#IWSG, Wednesday July 1, Writing in the Next Decade
Welcome back to yet another month of the IWSG, a wonderful support group for writers where you learn and grow; where your craft is not limited to a space or region and where you adopt global methods and trends. If you are a writer of poetry, short stories, prose, novels or just a writer, this is the place to be. You can sign here and join the group.
The aim of the group is to share and encourage. Writers can express doubts and concerns without fear of appearing foolish or weak. Those who have been through the fire can offer assistance and guidance. It’s a safe haven for insecure writers of all kinds!
Before I move on to the question, I’d like to thank all those who made time to download and read my eBook which was available for FREE all of June at the Blogchatter platform. My next option is to take it to Kindle, something I’m not exploring right now. I want the book to rest a while, having removed it from every available platform now. I plan to focus on learning the writing craft better in the coming months before I can bring out version 2.0 or maybe something entirely new!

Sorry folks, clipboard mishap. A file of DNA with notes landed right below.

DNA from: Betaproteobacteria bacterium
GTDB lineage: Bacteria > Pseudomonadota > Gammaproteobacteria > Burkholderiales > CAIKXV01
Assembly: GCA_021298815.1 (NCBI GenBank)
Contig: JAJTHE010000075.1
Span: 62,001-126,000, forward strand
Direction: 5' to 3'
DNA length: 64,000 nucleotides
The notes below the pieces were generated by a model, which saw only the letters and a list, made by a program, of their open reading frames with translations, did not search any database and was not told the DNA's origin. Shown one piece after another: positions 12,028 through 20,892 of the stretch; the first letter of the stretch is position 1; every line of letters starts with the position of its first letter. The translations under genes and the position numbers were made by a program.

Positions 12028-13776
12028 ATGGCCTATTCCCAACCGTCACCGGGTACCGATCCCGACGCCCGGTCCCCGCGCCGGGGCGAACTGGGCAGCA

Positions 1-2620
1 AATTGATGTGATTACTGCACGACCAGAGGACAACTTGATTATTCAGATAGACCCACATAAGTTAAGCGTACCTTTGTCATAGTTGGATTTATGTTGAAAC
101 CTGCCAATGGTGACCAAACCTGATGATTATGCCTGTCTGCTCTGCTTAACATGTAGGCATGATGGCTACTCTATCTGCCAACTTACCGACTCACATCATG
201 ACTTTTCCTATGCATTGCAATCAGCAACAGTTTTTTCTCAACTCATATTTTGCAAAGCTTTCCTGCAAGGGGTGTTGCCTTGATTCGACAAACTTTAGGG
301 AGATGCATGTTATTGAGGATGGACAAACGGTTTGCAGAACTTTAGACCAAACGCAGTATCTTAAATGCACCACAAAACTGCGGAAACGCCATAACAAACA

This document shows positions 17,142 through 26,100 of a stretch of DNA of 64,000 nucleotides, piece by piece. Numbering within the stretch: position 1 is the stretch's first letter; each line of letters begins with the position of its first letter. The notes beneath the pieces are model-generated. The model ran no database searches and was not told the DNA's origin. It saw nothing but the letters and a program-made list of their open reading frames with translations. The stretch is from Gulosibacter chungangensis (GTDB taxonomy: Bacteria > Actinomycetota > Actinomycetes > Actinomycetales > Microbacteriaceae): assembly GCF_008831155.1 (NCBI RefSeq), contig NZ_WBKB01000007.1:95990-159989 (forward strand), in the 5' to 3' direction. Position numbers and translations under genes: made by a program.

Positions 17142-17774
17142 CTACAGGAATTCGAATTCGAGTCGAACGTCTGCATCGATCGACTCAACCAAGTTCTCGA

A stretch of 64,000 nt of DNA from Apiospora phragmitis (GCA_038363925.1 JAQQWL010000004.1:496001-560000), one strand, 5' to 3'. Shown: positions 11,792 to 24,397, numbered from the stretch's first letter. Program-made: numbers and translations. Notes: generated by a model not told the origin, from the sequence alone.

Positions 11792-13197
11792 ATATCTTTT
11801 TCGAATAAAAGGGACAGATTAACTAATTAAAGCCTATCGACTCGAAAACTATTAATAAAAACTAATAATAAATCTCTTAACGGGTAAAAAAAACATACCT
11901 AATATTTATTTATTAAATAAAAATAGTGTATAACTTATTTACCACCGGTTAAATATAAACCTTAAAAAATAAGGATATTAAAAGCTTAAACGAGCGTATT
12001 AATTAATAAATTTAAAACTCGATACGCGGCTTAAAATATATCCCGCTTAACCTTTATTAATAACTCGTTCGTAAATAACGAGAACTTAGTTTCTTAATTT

Now for this month’s question and I’m happy talking about it!
July 1 question – There have been many industry changes in the last decade, so what are some changes you would like to see happen in the next decade?
I’ve only been actively writing for about four years now and my blog will turn two in September this year. I have only viewed the writing industry as a reader for long and I think the most remarkable change I have seen over the past years is that a commendable number of people have been able to get published. However, with Self-publishing and going Indie, the other edge of the sword is that so many people have taken the plunge without being well prepared for it. The hurry, the urgency to see yourself as an author and the money this desire has allowed some publishers to make, has somehow caused serious harm to the writing industry. I can say that for my part of the world, at least. Then, the increased pressure of sales and mixing of the writing craft with marketing strategies has caused some seriously good writing to go unnoticed.
A publisher recently told me that it’s a bad idea to go for eBooks because traditional publishers hate eBooks. If there’s one thing I’d really like to see in the next decade, it would probably be traditional publishers taking kindly to eBooks and finding their writers there rather than the cumbersome process of not accepting unsolicited manuscripts. I have discovered some beautiful and well-written eBooks on various platforms that so deserve to see a paperback edition.
At the same time, the way the market is flooded with writers presently, I also fear that in the next decade writing may cease to be a craft and may just become an amalgamation of so many things that aren’t necessarily about writing. What do you think?
Till we meet again, keep safe and take care! Keep writing also, for you never know!